I was at the trailhead almost as it opened, the slanting morning sun forcing my shadow to lead the way into the wilderness.  The air was crisp, clean and I was charged!

It’s a funny thing about trails, even the really well maintained and managed ones.  Even the ones with maps, which I actually picked up at the ranger’s station for a change.  They each, like all of us, have their own personality…some more craggy and obtuse than others.  Whitewater Wash, as the name might lead one to discern even though we are in the Sonoran Desert, involves a great deal of water, more in the winter months than the arid summer depths. I did mention this was January. I might have failed to mention that we have been having some much-needed rains of late. When the rains do come, the Wash, well, washes……out…..into the valley more than 25 miles downhill.  I was at the confluence of the headlands where the more agitated washing occurs.  It should go without saying that a trail through here might sustain some minor disruptions during the rains.  Signposts, limited to begin with, might be now wrong, misleading….gone?  Just a thought, one I did not have until much later in the morning.

The wash itself runs through a wide chaparral plain studded with creosote bush, cacti, boulders (a lot of boulders) and is rimmed on all sides with mountains of varying heights. I could see (read: imagine) the circuit that I was headed toward; looping along the left side of the wash towards the distant notch in the hills, crossing the narrowing plain and looping back down the opposite hills to the ranger’s station.  Without Dave I set off at a brisk (dare I say unsustainable) pace, merely glancing at the quaint wooden directionals as I sped past them sure in my self-reliance that there could only be one Whitewater Loop Trail.

It was when those wooden signs stopped….completely…that I first thought, again for the second time in two days “Oh.  I might be lost”.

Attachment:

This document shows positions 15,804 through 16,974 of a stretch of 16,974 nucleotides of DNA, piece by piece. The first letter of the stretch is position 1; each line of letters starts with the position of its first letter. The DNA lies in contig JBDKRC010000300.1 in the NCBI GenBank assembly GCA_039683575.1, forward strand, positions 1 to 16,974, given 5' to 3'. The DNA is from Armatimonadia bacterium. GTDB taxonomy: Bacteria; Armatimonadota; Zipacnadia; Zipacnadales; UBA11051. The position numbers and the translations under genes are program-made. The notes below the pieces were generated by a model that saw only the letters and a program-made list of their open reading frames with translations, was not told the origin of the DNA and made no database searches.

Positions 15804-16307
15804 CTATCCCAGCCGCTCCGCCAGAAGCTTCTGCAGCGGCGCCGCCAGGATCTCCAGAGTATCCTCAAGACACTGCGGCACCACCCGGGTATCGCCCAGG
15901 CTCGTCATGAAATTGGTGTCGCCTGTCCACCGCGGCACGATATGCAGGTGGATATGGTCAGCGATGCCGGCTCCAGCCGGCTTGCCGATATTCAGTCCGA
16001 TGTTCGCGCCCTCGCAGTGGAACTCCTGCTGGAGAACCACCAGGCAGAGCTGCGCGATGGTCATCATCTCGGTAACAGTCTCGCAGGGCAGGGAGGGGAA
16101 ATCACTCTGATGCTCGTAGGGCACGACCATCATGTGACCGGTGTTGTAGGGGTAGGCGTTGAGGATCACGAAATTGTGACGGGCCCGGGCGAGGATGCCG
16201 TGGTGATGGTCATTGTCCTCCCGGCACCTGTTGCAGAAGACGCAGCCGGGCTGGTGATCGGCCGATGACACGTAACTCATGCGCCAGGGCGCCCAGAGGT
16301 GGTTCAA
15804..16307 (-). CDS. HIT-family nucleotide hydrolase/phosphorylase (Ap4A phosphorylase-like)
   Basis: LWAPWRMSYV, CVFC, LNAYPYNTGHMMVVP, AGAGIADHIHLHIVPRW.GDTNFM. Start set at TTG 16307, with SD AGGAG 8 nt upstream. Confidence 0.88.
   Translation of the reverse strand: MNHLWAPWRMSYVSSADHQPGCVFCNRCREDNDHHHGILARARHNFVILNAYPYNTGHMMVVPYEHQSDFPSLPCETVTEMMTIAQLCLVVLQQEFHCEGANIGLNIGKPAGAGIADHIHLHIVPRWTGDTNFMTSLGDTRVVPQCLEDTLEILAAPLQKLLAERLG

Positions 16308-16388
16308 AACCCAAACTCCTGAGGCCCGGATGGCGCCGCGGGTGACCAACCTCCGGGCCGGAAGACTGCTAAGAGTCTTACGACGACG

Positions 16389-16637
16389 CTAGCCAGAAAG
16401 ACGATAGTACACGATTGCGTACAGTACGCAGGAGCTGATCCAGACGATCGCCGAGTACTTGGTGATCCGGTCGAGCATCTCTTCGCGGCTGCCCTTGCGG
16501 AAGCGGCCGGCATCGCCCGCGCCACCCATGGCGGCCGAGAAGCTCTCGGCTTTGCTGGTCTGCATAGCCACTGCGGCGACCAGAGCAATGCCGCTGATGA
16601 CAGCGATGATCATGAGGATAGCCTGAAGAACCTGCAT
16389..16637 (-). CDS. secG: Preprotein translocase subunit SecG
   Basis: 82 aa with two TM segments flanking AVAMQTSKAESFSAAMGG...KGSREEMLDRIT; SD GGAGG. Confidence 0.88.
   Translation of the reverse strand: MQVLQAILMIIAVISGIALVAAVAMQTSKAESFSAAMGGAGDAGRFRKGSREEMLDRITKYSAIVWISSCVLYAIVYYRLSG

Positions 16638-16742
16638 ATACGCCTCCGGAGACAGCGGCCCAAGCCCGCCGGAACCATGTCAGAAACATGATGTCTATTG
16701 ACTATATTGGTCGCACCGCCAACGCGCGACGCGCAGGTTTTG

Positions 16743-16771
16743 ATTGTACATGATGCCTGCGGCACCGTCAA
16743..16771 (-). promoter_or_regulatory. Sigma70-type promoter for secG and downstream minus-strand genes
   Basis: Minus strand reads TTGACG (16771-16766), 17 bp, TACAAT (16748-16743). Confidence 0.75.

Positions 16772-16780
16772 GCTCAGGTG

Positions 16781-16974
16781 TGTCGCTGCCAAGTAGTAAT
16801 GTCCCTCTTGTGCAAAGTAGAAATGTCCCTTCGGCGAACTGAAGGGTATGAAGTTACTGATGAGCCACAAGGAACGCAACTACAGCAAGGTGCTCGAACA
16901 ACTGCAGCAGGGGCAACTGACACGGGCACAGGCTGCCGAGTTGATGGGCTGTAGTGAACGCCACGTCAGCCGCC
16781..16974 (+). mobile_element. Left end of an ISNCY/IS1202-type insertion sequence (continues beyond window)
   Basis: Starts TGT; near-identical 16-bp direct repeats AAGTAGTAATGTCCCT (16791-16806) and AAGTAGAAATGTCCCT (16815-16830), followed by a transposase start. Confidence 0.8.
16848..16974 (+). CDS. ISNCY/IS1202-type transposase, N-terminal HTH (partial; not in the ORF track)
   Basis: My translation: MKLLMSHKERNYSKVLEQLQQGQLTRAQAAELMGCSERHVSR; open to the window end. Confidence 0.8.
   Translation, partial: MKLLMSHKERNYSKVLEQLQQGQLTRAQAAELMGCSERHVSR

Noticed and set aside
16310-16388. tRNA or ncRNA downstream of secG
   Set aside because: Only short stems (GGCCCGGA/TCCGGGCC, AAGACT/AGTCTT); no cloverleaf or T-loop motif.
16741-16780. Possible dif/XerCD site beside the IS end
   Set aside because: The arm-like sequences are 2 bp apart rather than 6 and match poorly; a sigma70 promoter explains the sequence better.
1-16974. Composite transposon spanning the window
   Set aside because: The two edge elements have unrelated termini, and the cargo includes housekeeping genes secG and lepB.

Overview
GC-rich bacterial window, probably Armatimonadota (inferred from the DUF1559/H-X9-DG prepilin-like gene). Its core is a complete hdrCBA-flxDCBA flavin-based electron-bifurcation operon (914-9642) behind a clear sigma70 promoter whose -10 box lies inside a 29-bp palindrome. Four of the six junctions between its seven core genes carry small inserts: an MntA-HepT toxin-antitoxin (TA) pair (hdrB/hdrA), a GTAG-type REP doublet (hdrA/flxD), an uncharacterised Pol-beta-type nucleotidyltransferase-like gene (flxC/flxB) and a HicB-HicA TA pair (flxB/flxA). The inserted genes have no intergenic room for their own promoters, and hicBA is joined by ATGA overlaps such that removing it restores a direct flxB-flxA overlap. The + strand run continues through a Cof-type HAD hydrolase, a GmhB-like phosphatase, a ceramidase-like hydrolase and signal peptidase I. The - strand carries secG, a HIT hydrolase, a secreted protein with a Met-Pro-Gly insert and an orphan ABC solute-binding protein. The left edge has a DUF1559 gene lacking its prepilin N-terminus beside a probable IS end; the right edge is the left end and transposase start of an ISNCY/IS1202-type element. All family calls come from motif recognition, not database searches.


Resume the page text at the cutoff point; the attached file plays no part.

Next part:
It was also then that I heard voices…..above me…..apparently on a trail.  As I look left and up I realize that I am trudging, trail-less through the center of the recently gutted wash itself and not on any trail at all……for a long time.  Forge forward and hope (pray)?  Backtrack and climb.  Here’s where age, and a long history of forced marches to nowhere specific pay off. I backtrack until I can at least see the heads of hikers bobbing above the bushes and see a spot where I can actually clamber up the cliff-face and get back on the trail once again with a minimum of cactus intrusions. (BTW. Hiker’s 101, always carry tweezers and duct tape, worth repeating…like a mantra).

Trail regained I march forward into the day.  It was not until I actually reached the end of the valley and the massive boulder-strewn wash itself that I, again, realized I was not seeing those lead hikers doubling back across the valley and heading back downgrade.  They were really going forward….with full packs on.  As I was leaning against a massive red humped outcrop of a boulder that the words “Red Dome Trail” regained a footing in my memory. It was also about this point that I notice the small….SMALL…..sign on a single post that said PCT. For those of you familiar with the PCH, Pacific Coast Highway, this is the inland mountain equivalent; the Pacific Crest Trail.  It runs from Mexico to Canada.  People hike this.  For fun.  With camping gear.  Those people were the ones I was following.

Those people were not me.

Once again I admit defeat and that da feet are telling me that I have another long hike home to where I started.  On the way back I did notice a few clues I might have wanted to watch for previous to this moment.

And really, crime scene tape as a guidepost for your morning stroll through the desert? There’s something just wrong about that.  But then again, judging from the sheer number of dead bodies that wither up out on these trails every year I suppose there is some small note of justification for its use after all.

In the end, another beautiful hike, another great sense of accomplishment, another step in the preparation for the Great March in to the Goat Trestle Bridge.  This might take a tad more prep than we had thought.  And those dire warning from friends with scenarios of MediVac helicopters and Final Resting Places with rattlesnakes do sound some small alarm bells. So the tally for me after three days of prep was 5 miles on the elliptical at the gym, 4 miles on Araby Trail, 4 miles on Whitewater.  Not bad.

Bad was Monday when I awoke and could not move without wincing as my left hip was in agony; an agony not even drugs were touching.  Here is where I might mention that I have had four hip replacements in the last 20-some years.  None of this activity is supported by any of my surgeons.  It is just what I do.  It is especially what the one-year-younger-than-I-thought-I-was self feels compelled to do.

And now I, rest on the couch……next to Dave.